Photoacoustic nanoparticles highlight uranium in the body

Written By Cesar Palmero for Chemistry World

Graphical Abstract

Nanoparticles that can be detected with photoacoustic imaging when they complex with uranium ions could open the door to new plans of action after radiological incidents, like Chernobyl or Fukushima, US researchers claim.

Ultrasound imaging is a well-known technique – it’s used during pregnancy and to assess joint injuries, amongst other things. The basics are simple: sound comes in and sound comes out; the difference in backscattered sound is turned into an image. Analogously, in photoacoustic procedures a pulse of light goes in and some of its energy is absorbed. This energy heats the local area and produces a pressure wave as it expands, which is measured acoustically.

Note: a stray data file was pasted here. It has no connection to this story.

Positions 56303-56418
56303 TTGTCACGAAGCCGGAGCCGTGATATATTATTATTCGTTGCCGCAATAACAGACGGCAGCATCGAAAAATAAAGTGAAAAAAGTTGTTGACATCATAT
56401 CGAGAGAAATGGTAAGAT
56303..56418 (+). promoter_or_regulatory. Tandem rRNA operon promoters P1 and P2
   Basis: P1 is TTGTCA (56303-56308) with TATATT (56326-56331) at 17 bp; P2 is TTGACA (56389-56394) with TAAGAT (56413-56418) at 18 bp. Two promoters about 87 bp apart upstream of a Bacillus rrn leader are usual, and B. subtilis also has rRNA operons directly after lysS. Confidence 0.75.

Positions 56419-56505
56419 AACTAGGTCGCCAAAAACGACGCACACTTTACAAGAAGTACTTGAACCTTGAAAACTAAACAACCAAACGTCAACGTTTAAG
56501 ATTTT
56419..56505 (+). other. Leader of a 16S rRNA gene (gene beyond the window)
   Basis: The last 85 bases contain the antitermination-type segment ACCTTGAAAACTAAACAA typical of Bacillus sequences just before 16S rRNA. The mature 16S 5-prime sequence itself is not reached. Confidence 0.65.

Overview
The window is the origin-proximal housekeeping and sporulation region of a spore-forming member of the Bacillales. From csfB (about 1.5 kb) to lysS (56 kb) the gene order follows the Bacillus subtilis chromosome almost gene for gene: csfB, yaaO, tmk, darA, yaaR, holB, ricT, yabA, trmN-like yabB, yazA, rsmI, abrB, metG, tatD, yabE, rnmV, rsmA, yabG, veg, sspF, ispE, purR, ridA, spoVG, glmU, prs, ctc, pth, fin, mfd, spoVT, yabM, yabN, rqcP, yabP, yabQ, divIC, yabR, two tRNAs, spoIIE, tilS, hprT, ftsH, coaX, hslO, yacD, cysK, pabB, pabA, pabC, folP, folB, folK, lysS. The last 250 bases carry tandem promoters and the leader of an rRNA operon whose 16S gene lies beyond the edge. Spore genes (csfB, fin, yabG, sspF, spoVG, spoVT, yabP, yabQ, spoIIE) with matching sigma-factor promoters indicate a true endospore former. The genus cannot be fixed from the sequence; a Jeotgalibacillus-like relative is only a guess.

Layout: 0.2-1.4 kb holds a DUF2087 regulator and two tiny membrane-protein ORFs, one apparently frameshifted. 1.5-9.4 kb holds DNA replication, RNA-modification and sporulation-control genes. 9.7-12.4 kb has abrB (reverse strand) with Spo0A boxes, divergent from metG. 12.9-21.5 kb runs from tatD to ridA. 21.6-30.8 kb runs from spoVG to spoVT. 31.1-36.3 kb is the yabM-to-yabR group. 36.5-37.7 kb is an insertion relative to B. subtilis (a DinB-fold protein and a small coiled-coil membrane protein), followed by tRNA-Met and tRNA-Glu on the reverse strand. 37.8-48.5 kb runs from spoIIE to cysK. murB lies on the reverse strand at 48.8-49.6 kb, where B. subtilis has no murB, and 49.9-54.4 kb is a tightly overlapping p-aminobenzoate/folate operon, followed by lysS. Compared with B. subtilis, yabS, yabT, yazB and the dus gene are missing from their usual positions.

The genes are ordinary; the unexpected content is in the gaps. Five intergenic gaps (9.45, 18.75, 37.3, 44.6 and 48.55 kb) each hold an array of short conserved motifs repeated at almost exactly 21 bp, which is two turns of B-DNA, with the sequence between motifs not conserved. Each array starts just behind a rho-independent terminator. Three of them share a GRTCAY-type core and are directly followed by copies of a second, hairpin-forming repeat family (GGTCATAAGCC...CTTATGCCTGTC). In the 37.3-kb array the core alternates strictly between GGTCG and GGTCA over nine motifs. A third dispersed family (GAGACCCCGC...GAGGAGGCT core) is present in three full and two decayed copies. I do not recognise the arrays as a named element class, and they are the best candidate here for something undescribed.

Read the full article in Chemistry World >>


Parts per billion detection of uranium with a porphyrinoid-containing nanoparticle and in vivo photoacoustic imaging
I-Ting Ho, Jonathan L. Sessler, Sanjiv Sam Gambhir and Jesse V. Jokerst
Analyst, 2015, Advance Article
DOI: 10.1039/C5AN00207A

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